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Archiver > Scotch-Irish > 2006-06 > 1150988672


From:
Subject: Dick family query
Date: Thu, 22 Jun 2006 11:04:32 EDT


Linda mentioned in a recent posting that we need to share our interests. My
problem is that I can't find the track for my ancestor even back into an
immigration port, much less across the Atlantic. But, on the slim chance that
someone might know where this man originated, I'll try it.

I am looking for an ancestor who was born about 1735, place unknown (I don't
even know which side of the Atlantic). William Dick first showed up on the
1768 tax list for Rowan County, NC, in an area that became part of Guilford
County in 1771. He belonged to Buffalo Presbyterian Church, and was living
amongst a group of Scots-Irish settlers, some of whom migrated down from Cecil
County, MD, from an area which once was part of Lancaster County, PA. The
Lancaster/Cecil group from Nottingham Presbyterian Church near the MD/PA line founded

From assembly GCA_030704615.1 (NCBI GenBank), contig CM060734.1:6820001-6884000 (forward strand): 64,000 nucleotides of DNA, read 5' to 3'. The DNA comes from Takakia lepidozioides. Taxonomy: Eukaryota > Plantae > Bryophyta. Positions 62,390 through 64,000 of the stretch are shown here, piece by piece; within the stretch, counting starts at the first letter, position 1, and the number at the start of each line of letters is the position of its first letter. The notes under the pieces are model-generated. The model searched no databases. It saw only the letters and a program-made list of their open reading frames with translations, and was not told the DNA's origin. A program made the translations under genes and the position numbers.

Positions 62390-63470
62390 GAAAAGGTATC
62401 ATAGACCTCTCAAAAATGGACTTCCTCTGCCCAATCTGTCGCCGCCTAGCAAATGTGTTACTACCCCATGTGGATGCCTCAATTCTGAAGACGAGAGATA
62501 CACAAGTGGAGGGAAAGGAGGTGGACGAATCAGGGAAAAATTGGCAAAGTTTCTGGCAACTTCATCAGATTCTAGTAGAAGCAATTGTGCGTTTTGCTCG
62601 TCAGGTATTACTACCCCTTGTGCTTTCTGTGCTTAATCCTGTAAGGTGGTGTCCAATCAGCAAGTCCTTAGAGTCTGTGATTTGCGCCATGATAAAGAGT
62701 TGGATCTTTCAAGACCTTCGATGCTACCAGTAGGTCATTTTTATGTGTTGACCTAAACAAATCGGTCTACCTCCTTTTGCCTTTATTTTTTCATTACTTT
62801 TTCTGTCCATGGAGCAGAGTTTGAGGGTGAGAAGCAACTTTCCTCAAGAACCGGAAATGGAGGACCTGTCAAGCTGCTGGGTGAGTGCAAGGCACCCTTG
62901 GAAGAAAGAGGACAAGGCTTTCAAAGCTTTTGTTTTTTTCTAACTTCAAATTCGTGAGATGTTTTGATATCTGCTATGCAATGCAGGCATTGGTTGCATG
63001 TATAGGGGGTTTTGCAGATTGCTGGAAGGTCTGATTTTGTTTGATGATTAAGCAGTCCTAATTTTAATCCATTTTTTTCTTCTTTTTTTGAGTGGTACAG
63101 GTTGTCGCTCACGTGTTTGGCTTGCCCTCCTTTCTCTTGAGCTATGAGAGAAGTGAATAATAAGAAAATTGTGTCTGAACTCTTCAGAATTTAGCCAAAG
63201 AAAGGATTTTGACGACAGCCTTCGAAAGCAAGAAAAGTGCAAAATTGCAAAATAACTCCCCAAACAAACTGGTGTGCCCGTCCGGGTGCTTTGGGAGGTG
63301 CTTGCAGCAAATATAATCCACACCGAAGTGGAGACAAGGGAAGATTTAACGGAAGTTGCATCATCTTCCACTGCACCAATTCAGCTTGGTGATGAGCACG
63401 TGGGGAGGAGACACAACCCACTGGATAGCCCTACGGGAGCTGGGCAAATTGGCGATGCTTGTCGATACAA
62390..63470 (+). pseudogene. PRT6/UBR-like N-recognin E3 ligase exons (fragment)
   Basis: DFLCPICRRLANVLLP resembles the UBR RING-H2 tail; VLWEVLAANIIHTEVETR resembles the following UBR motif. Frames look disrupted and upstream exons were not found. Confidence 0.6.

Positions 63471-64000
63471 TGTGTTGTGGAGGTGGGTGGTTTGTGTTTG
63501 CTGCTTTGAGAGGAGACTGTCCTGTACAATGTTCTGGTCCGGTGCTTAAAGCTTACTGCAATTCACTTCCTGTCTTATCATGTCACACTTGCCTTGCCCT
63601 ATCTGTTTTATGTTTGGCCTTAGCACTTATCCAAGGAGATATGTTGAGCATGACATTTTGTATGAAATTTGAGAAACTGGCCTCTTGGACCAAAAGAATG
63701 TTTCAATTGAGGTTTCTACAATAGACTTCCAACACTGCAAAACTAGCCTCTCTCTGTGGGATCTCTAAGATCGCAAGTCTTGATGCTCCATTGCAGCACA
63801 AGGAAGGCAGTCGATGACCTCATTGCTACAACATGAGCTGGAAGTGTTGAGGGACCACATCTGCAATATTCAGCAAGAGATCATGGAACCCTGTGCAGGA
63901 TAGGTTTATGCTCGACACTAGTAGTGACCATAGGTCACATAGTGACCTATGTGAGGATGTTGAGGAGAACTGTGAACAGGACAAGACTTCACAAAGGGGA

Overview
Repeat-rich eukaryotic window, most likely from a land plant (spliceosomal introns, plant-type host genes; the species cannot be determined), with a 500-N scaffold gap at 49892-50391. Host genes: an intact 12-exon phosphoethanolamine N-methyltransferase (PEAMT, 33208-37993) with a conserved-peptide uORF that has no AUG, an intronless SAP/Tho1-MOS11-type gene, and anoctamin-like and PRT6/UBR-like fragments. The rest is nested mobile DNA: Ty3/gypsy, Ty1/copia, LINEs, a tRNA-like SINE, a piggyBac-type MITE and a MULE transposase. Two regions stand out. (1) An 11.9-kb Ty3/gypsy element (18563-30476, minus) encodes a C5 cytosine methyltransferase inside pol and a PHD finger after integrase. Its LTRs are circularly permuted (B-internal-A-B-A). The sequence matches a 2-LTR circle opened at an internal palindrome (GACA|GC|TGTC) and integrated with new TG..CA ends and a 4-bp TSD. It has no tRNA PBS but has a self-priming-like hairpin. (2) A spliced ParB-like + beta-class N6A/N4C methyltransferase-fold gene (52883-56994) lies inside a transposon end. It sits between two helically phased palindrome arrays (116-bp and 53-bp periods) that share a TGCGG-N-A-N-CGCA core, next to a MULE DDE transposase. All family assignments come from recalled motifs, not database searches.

Buffalo Presbyterian Church in Guilford County. I haven't been able to find
any records for a Dick family in the Nottingham area near the MD/PA border, but
I haven't personally visited the area - yet. William's children (Susanna,
John W., Samuel, James, Thomas, William Jr., Obediah) married members of other
Scots-Irish families, some of whom were born in Ireland.

I haven't been able to find a marriage record for William, but his wife in
his later years was named Rebecca. Some family tradition gives her surname as
Tice, but I've yet to find proof of that.

I can't tell you definitely which son of William's is the oldest - probably
James or Thomas - so I can't even use Scottish naming practices to any certain
extent. Birth order from sources, including census records, is only approximat
e. The family does have a strong tradition of naming the first son after the
wife's father. Perhaps William's mother was named Susanna?

William may have had a sister or cousin named Mary, who married Dr. Joseph
Kennedy, after marrying a man surnamed Hinson/Henson.

He knew the blacksmith trade, but he also had some education, and he became a
large landowner in Guilford County. He was a jury foreman many times over, a
county commissioner, and a judge eventually. He was respected by his peers
and was often chosen for tasks involving the public trust. He ran a tavern
from his large home near the Guilford County Courthouse.

If anyone wants to claim this William, or even suggest some possibilities,
I'd be all too glad to hear about them.

Katherine Dick Benbow


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